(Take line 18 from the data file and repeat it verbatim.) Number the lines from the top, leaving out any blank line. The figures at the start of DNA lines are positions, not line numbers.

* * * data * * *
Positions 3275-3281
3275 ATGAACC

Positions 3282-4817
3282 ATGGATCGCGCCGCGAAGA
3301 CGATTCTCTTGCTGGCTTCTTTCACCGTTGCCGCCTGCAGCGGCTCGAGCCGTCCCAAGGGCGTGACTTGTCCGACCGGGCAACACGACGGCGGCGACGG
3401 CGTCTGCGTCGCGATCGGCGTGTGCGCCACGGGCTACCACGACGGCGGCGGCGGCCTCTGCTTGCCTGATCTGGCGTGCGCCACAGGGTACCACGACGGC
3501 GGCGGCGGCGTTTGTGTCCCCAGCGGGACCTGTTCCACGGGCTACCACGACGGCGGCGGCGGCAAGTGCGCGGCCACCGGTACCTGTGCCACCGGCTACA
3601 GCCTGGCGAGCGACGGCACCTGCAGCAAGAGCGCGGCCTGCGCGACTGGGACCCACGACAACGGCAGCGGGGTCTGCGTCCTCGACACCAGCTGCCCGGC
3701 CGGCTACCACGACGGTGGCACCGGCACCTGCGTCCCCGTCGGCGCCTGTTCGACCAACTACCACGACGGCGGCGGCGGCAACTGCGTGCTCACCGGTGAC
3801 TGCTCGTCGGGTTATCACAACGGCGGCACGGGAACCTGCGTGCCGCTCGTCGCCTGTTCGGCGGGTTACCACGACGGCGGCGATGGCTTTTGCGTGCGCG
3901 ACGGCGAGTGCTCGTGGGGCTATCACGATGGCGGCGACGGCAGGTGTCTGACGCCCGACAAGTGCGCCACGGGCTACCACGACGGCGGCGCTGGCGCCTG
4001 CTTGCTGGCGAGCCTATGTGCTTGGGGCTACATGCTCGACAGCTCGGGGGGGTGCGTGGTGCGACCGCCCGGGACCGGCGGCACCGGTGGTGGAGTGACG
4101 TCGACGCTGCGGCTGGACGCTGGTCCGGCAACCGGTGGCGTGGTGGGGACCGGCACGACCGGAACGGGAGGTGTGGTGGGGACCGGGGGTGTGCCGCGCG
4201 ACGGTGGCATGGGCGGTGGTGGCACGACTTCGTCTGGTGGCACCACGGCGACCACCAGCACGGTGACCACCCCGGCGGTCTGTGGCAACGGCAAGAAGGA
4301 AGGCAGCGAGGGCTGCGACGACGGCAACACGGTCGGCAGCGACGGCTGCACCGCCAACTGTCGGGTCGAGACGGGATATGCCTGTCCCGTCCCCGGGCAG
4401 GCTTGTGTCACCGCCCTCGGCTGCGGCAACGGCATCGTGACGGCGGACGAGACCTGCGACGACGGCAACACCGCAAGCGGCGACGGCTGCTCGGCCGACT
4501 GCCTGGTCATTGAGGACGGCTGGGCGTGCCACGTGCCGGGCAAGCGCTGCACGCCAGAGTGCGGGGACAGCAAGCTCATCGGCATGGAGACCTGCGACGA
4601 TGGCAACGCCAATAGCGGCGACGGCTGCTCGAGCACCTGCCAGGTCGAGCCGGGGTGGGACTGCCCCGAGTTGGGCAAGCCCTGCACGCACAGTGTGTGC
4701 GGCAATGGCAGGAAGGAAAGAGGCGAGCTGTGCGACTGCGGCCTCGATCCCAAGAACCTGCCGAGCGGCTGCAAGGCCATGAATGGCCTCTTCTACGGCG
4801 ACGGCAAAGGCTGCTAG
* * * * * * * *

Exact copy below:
4601 TGGCAACGCCAATAGCGGCGACGGCTGCTCGAGCACCTGCCAGGTCGAGCCGGGGTGGGACTGCCCCGAGTTGGGCAAGCCCTGCACGCACAGTGTGTGC